American Chemical Society

Jump to: navigation, search
<tr class="note"><th style="text-align:right; padding-right:0.75em;">Formation</th><td>1876</td></tr><tr><th style="text-align:right; padding-right:0.75em;">Headquarters</th><td>Washington, DC</td></tr><tr><th style="text-align:right; padding-right:0.75em;">Location</th><td class="label">Flag of the United States United States</td></tr><tr><th style="text-align:right; padding-right:0.75em;">Membership</th><td>160,000</td></tr><tr><th style="text-align:right; padding-right:0.75em;">Official languages</th><td>English</td></tr><tr><th style="text-align:right; padding-right:0.75em;">President</th><td>Bruce Bursten</td></tr><tr><th style="text-align:right; padding-right:0.75em;">Website</th><td>http://www.chemistry.org/</td></tr>
American Chemical Society

150 px

The American Chemical Society (ACS) is a learned society (professional association) based in the United States that supports scientific inquiry in the field of chemistry. Founded in 1876 at New York University, the ACS currently has over 160,000 members at all degree-levels and in all fields of chemistry, chemical engineering and related fields. The ACS is a 501(c)3 non-profit organization. The ACS holds national meetings twice a year covering the complete field of chemistry, plus dozens of smaller conferences in specific fields. Their spring 2008 National meeting which was held in New Orleans, was the first large meeting to be held there since Hurricane Katrina. Its publications division produces several scholarly journals including the Journal of the American Chemical Society. The primary source of income of the ACS is the Chemical Abstracts Service and its publications. Chemical & Engineering News is the weekly news magazine published by the American Chemical Society and sent to all members.

The ACS membership is organized into 189 geographical Local Sections and 33 Technical Divisions.

Origins

The American Chemical Society had it origins in a small group of 35 chemists that met on April 6, 1876 at the University Building in the present day New York University.[1] Although at that time there was an American science society (American Association for the Advancement of Science) the growth of chemistry prompted those assembled, including William H. Nichols, under the direction of Professor Charles F. Chandler of the Columbia School of Mines to found the American Chemical Society. The society Chandler said, would “prove a powerful and healthy stimulus to original research, … would awaken and develop much talent now wasting in isolation, … [bring] members of the association into closer union, and ensure a better appreciation of our science and its students on the part of the general public.”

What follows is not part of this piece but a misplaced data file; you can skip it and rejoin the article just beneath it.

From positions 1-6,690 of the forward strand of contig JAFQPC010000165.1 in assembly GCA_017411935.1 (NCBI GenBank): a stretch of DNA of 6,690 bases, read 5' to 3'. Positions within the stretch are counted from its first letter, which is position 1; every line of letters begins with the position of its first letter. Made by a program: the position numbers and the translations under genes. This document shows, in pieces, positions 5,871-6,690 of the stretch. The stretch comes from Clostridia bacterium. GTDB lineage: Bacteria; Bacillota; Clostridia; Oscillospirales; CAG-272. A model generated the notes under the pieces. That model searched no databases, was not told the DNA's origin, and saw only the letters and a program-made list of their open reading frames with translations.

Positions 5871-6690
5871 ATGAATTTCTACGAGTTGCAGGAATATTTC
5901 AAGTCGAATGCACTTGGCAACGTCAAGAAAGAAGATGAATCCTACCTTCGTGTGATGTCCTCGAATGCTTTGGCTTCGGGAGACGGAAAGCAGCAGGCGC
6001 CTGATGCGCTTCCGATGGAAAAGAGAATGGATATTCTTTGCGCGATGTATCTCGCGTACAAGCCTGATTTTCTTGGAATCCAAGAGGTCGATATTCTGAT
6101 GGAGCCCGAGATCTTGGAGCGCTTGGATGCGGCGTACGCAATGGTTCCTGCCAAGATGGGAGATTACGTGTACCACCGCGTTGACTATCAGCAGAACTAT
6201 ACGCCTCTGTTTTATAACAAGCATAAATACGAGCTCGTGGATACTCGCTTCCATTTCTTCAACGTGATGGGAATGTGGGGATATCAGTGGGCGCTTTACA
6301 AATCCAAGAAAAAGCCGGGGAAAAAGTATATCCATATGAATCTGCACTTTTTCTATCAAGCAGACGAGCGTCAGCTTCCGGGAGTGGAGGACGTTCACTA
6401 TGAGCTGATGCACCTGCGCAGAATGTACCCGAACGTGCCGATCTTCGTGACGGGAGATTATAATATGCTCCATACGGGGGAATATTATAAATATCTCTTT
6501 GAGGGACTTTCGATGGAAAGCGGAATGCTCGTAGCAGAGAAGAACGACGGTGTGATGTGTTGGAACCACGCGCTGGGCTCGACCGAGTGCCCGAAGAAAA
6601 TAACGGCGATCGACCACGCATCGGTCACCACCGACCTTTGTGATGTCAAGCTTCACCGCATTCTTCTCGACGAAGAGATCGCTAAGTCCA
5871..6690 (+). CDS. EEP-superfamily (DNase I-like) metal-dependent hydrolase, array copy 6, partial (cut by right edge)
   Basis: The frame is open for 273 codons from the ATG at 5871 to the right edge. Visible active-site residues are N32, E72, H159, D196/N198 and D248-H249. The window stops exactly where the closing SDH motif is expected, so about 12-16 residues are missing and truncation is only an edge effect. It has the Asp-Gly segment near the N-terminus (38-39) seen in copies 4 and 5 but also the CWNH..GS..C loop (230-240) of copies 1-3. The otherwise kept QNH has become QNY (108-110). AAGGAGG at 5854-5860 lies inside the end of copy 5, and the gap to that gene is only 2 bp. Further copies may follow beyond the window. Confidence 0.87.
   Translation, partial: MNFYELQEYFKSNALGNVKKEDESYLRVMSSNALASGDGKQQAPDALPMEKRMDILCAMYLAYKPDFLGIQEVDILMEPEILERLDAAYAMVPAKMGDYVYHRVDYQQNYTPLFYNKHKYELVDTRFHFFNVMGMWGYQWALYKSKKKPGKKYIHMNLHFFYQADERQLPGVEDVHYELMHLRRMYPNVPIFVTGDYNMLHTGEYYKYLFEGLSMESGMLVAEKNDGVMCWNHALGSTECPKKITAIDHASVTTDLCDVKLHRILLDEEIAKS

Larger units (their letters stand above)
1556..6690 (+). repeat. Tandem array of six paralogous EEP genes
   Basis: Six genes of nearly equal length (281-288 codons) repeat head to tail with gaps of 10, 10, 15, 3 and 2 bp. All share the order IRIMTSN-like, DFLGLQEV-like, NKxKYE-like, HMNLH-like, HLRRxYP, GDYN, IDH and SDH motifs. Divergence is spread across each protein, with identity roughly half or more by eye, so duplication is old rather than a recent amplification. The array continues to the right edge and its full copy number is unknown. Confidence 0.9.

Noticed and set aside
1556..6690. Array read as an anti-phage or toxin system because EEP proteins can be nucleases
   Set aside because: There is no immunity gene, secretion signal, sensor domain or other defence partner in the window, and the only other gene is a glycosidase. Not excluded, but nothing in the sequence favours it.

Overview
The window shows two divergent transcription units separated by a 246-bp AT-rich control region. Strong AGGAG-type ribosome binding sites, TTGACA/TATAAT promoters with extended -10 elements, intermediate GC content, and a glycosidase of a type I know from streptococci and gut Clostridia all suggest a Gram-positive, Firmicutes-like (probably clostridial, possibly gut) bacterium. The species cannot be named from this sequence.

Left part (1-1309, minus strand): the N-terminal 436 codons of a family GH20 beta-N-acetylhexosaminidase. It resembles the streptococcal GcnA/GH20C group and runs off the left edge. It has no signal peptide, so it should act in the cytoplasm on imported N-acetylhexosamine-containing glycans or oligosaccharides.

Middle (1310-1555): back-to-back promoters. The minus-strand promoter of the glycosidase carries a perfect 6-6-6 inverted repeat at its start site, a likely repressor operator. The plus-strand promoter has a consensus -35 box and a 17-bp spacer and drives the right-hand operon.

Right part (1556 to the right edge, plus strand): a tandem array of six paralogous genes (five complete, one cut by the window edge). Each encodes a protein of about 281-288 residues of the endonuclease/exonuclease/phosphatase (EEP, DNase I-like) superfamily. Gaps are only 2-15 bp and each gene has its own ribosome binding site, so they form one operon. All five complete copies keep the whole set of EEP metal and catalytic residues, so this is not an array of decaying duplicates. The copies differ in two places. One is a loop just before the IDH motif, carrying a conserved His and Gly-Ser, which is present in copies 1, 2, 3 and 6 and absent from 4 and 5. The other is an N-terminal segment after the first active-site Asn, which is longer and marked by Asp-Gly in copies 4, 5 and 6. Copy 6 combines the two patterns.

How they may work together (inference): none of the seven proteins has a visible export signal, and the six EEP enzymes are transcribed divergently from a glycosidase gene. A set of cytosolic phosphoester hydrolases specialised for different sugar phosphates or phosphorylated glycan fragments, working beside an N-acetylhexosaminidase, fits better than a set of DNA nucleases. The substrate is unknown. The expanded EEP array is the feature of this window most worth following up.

A formal vote for organization was taken, a constitution was adopted, and officers were selected. Chandlers was an obvious choice as president since had been instrumental leadership in establishing the society, however, he felt that the New York University Professor John William Draper had the reputation as a scientist to lead a national organization. At the age of 65 John William Draper was elected as the first president of the American Chemical Society and the headquarters was located in New York. Draper’s presidency was important more due to his name and reputation and than his active participation in the society.

Educational Activities

The American Chemical Society also sponsors the United States National Chemistry Olympiad (USNCO), a contest used to select the four-member team that represents the United States at the International Chemistry Olympiad (IChO). The ACS Division of Chemical Education provides standardized tests for various subfields of chemistry. The two most commonly-used tests are the undergraduate-level tests for general and organic chemistry. Each of these tests consists of 70 multiple-choice questions, and gives students 110 minutes to complete the exam.

The American Chemical Society grants membership to undergraduates as student affiliates. Any university may start its own chapter of the Student Affiliates of the American Chemical Society (SAACS) and receive benefits of undergraduate participation in regional conferences and discounts on ACS publications.

PubChem controversy

Since the inception of National Center for Biotechnology Information's open access PubChem chemical compound database initiative, ACS has actively lobbied NCBI and its supervising agencies to stop the database development effort. ACS markets its own subscription- and pay-based Chemical Abstracts Service. In a May 23, 2005, press-release, the ACS stated:

The ACS believes strongly that the Federal Government should not seek to become a taxpayer supported publisher. By collecting, organizing, and disseminating small molecule information whose creation it has not funded and which duplicates CAS services, NIH has started ominously, down the path to unfettered scientific publishing...

The journal "Nature" reported that ACS had hired a public relations firm, Dezenhall Resources, to try and halt the open access movement[2]. "Scientific American" later reported that ACS had spent over $200,000 to hire Wexler & Walker Public Policy Association to lobby against open access[3].

Journals and Magazines

Incomplete List Of Past ACS Presidents

  • 2008 Bruce Bersten (current)
  • 2007 Catherine "Katie" Hunt
  • 2006 Ann McNally
  • 2005 Bill Carrol
  • 2003 Elsa Reichmanis
  • 2002 Eli M. Pierce

See also

External links

ta:அமெரிக்க வேதியியல் குமுகம்


Linked-in.jpg